My first introduction to crêpes was when my mother made Crêpes Suzette. My French friend Stéphane from My French Heaven gave me some interesting factoids about this fabulous, flaming dessert and crêpes in general!

♥ Crèpes Suzette is a recent thing: In the early 1900’s, Edward VI was having crêpes in a restaurant on the riviera. The chef had flambéed Grand Marnier with them. Edward asked the waitress what it was but she didn’t have a name for the dish. So the king asked what her name was, which was Suzette. They have been called crêpes Suzette ever since.

♥ As for savory crêpes, they are an ancient specialty from Bretagne. They are made with black wheat and are called galettes. Only the sweet ones can be called crêpes.

A galette with ham and egg

A galette with ham and egg

♥ You eat crêpes with apple cider always as they produce a lot of apples there (Bretagne is close to Normandy).

♥ The restaurants where they serve crêpes only are called crêperies. The best ones have a chef who is a Maître Crêpier.

Photo from retagne by Stephane Gabart

Photo from Bretagne by Stephane Gabart

After seeing the above photo, I put Bretagne on my travel bucket list. Besides, I want to one day try the real deal in a crêperie.

There are many different recipes for crêpe batter, and I’m sure they’re all good. The only rule in making the batter for crêpes, to me, is the consistency. Once you have that, you get proper crêpes. If the batter is too thick, you get pancakes, if it’s too thin, you get mush.

Here is a basic recipe for crêpes, whether you’re going to use them in a sweet or savory manner:

Crêpes
Makes about 20

3 large eggs
1 1/2 cup milk
6 tablespoons oil*
Couple pinches of salt
1 cup plus 2 tablespoons flour

Whisk together the egg, milk, and salt together well in a medium bowl. Gradually add the flour, whisking gently but not over-whisking, until it is all incorporated and there are no flour lumps.

Set the bowl aside for at least 5 minutes to make sure it doesn’t thicken. If it does, add a tiny bit of milk or even water to get the consistency back to where it should be.

To prepare to make the crêpes, have a well-seasoned crêpe pan on hand. Mine has angled sides and an 8″ flat bottom, made from steel. I’ve had it for 42 years. I know this, because my mother sent me off to college with the same pan!

Also have on hand some butter, the batter and large spoon (about 1/4 cup capacity is perfect), a spatula, and a plate on which to place the cooked crêpes. I always use a very sturdy but thin, flat spatula to help lift the thin pancakes.

Heat a little dab of butter over medium-high heat in the crêpe pan. I personally prefer butter because of the flavor. You might have to start with about a teaspoon of butter, and subsequently use about 1/2 teaspoon per crêpe.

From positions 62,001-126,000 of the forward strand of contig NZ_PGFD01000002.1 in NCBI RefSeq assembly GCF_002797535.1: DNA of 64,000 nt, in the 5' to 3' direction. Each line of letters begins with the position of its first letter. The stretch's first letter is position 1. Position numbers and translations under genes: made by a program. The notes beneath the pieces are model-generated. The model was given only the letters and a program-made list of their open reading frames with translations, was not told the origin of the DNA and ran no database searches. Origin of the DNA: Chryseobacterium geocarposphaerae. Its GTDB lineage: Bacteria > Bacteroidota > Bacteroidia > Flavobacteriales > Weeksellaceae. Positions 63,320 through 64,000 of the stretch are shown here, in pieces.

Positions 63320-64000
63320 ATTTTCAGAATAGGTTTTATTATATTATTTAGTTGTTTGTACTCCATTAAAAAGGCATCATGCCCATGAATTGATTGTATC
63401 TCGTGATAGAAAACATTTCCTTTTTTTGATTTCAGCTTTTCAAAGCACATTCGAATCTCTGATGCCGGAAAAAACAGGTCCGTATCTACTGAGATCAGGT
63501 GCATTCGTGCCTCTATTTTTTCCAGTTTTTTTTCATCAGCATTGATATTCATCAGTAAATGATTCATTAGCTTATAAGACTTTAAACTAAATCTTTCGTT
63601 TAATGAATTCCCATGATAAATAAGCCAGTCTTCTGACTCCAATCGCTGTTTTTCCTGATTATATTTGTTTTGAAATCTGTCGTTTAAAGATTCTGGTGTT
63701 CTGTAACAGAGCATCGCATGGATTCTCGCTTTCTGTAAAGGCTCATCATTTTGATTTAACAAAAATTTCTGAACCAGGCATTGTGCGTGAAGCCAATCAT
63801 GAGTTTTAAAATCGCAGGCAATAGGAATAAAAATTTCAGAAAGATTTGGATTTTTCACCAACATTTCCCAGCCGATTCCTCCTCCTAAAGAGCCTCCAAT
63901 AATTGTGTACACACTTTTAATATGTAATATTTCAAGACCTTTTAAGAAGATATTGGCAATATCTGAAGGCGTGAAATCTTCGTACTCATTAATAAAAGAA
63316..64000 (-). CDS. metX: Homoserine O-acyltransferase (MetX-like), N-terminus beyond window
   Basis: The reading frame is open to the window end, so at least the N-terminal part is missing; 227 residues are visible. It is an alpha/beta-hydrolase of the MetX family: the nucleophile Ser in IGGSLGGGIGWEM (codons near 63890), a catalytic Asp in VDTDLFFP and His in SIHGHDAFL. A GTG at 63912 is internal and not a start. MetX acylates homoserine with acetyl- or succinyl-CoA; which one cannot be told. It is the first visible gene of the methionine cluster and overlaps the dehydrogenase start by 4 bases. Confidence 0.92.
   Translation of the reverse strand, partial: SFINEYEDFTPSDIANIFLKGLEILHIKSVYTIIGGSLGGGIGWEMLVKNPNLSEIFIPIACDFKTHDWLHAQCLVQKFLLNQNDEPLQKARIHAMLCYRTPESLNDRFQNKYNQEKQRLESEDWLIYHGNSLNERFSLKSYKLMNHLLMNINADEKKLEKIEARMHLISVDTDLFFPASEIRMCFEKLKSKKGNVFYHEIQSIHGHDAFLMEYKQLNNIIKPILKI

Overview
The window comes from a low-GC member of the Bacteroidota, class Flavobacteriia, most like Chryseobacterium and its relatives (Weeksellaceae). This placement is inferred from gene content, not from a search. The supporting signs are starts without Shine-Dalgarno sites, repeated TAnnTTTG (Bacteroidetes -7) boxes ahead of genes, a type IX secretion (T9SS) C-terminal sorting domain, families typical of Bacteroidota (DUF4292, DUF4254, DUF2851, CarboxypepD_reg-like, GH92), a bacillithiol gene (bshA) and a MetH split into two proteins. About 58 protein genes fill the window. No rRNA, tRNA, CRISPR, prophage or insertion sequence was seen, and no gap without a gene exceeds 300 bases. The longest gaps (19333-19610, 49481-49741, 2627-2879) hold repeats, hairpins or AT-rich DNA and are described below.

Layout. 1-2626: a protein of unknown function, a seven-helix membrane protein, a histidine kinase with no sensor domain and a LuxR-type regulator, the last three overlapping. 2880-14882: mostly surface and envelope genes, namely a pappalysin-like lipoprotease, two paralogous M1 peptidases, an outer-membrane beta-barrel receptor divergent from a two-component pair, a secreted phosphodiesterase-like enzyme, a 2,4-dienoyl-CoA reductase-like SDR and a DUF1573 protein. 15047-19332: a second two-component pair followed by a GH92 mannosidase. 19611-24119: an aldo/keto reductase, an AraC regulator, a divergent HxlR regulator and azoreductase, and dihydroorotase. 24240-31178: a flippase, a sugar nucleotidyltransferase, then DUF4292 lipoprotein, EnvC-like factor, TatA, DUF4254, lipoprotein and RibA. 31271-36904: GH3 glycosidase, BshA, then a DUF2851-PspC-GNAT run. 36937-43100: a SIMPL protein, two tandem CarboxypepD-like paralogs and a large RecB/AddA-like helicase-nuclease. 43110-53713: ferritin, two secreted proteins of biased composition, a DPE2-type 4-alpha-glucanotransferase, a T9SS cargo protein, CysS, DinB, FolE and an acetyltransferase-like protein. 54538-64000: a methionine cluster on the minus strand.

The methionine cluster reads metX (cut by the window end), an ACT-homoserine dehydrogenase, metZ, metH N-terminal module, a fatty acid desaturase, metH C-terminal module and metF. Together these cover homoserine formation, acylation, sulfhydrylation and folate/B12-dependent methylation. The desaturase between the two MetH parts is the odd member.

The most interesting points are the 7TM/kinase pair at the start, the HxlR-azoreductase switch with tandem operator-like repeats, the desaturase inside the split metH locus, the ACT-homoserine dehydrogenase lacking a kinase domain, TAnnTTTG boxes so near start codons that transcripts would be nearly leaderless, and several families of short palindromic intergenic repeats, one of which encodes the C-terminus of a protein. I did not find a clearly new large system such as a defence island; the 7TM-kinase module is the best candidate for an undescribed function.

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Before starting, give the crêpe batter a whisk. Now is the time to test its thickness. Add a little liquid if necessary.

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When the butter is hot, add a full spoonful, or approximately 1/4 cup of batter, to the pan. With the other hand, turn and tilt the pan until the crêpe batter has covered the whole bottom of the pan. Cook for no more than 30 seconds, then turn over gently with the spatula and cook for no more than 10 seconds. Place immediately on the plate by sliding or flipping over.

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The cooked crêpe should be lightly golden, especially on the first side, but not browned. Adjust your burner setting accordingly, keeping in mind that if the heat is too low, the batter will just sit there and nothing will happen.

The pan has to be hot enough to “grab” the batter. If the pan is too hot, it will cause the batter to become bubbly and you probably won’t be able to spread it around. Sometimes the first crêpe is a dud because you must test the heat of the pan, and the batter.

Continue with the remaining batter.

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These crêpes will hold well for a day or two, covered with plastic wrap, in the refrigerator. Then you can use them as you want. They must be brought to room temperature first, or they will not roll or fold without breaking. Even a little
heating in the microwave will help make them more malleable.

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Besides some sugar, crêpes are also good with a little jam and some berries!

* When I make savory or sweet crêpes I use olive oil, but if you prefer, you can use a flavorless oil. Also, if you want a sweeter dessert crêpe, you can add a little sugar to the batter.